It’s been a particularly tough time for the beauty industry of late. Categories such as cosmetics are amongst some of the most impacted during lockdown, whilst other FMCG categories – like healthcare and alcohol, to nobody’s real surprise – performed relatively well.
With restricted movement, enforced social distancing and working from home, our in-home consumption of alcohol may have increased, but our purchases of cosmetics and fragrance have sharply decreased. The cosmetics category declined by almost 50% during the peak of the lockdown (4 weeks ending 5 April compared to previous year).
Using makeup less
Our usage data tells a similar story. With fewer trips to work and not seeing friends, the times when we most commonly apply makeup, we saw 60% fewer occasions in the category than usual across the nation (23rd March 2020 vs the average month in the year before). The movement to working from home had a significant impact our personal care routines – resulting in over 150m weekly occasions lost compared to the average month last year. It seems consumers still weren’t glamming up despite moving more to virtual meetings, Zoom calls and house parties.
Reassuringly, we still did the basics: we still washed and we still brushed our teeth. However, we paid little attention to the finishing touches such as using makeup, smelling good, or styling our hair.
How and where we are shopping for the category has also changed as a result of coronavirus: online growth has accelerated, with sales in cosmetics online growing by 169% in the last month, whilst the High Street retailers continue to struggle.
While the compulsory face mask rule hasn’t helped to return shoppers to the High Street (numbers are down 1.1m vs July last year), it has produced benefits for some makeup categories. With shoppers paying more attention to eye makeup, this has been the fastest growing subcategory, with over 600k shoppers returning to the category (July vs April). Lip is a category impacted negatively by women wearing masks, however, growing at half the rate (just 350k new shoppers).
Salons back in business
Another potential reason for the growth improvement in the eye cosmetics category is the situation with salons. Although beauty salons have now reopened, allowing customers to get waxes, nail treatments and tans, any treatment on the face is still off-limits.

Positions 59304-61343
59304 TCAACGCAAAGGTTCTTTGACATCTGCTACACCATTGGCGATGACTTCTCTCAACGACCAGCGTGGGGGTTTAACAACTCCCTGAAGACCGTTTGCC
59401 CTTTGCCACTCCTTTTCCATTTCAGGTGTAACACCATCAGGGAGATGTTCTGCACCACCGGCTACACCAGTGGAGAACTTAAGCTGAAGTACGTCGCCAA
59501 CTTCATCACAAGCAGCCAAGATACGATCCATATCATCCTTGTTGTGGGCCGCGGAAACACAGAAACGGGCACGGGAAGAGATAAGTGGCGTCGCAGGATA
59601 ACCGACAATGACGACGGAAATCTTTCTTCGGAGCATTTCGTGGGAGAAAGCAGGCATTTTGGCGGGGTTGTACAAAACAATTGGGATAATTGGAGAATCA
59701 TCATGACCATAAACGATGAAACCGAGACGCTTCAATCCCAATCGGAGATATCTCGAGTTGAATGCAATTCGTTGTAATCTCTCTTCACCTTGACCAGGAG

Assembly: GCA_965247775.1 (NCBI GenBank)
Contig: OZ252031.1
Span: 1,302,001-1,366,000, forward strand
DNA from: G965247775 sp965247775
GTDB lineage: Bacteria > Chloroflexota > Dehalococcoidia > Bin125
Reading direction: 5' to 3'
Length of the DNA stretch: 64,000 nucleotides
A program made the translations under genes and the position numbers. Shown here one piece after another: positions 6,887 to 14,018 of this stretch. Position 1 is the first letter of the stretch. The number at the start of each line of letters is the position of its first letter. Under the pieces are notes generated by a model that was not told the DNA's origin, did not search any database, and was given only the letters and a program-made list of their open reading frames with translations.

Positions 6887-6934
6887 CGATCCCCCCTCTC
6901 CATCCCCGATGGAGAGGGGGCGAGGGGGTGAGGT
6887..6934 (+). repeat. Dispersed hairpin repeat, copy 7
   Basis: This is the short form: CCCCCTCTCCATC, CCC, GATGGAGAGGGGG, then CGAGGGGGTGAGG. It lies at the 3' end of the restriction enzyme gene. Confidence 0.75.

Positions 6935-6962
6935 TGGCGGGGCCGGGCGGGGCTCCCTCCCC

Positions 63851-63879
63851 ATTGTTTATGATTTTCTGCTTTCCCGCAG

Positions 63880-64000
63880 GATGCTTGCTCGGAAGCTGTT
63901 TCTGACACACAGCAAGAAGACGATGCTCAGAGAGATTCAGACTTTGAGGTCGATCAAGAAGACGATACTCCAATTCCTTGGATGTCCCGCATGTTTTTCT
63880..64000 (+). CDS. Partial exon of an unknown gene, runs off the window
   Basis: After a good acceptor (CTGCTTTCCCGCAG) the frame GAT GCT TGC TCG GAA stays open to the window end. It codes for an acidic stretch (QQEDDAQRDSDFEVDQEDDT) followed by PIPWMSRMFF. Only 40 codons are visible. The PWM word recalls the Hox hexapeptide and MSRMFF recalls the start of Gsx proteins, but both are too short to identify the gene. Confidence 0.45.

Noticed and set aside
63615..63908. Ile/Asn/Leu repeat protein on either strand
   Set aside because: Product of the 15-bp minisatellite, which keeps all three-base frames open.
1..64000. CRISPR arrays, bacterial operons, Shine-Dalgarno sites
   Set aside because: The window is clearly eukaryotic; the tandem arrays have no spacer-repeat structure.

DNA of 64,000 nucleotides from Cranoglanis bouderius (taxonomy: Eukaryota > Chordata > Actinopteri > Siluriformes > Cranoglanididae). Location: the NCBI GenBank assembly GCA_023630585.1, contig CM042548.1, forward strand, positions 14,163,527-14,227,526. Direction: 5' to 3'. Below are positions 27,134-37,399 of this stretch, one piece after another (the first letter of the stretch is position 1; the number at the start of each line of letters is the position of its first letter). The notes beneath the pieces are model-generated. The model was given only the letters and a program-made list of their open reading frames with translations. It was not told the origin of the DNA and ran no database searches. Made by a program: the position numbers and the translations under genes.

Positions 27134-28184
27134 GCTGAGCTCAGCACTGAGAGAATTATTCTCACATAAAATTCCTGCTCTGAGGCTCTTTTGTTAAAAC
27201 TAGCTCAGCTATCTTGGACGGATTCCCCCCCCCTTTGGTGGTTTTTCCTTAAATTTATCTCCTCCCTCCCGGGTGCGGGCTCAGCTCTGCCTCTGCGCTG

However, the Prime Minister announced recently that face treatments can restart from 15 August, so we could see these trends dramatically change next month. In 2019, we saw 5.5 million consumers have their eye lashes or brows treated in salons – worth almost £300m – so this announcement will be welcome one for the industry.
Nail varnish was a category that performed comparatively well over lockdown, with consumers doing it themselves whilst beauty salons were closed. However, we have seen a big swing in performance – from +9.5% at the end of June to -13% in July – with nail bars proving particularly popular as shoppers return to the High Street. Almost 1 million more shoppers went to nail bars this month vs May. A quarter of this growth in shoppers came from females in the north of England. (Kantar Beauty Treatment Data for 4 weeks ending 26 July 2020)
As the lockdown relaxes, with public places and pubs reopening, performance across beauty and cosmetics is starting to show signs of improving. The latest data to the end of July shows a decline of just 7%, with almost 1 million shoppers returning to the category vs April. There is still a way to go for the category to return to previous levels, with the market still down considerably compared to February, but there are positive signs.
But with more than 55% of UK consumers stating the pandemic has impacted their finances (Kantar COVID-19 Barometer, 30 July 2020), we expect to see discretionary categories such as beauty impacted by this in the longer term. Our routines are likely to simplify and the brands we use are likely to be cheaper. Already we’ve seen 54% of consumers already paying more attention to prices, according to the Barometer.
Looking back to 2008 and the last recession, we saw the number of times we used discretionary categories like makeup, fragrance and styling decline by 5% – a trend we are expecting to see again in 2020 as shoppers look to save money and go out less.
That said, during previous times of low consumer confidence, we have observed shoppers treating themselves to small affordable luxuries such as lipstick: leading to what is known as ‘the lipstick effect’.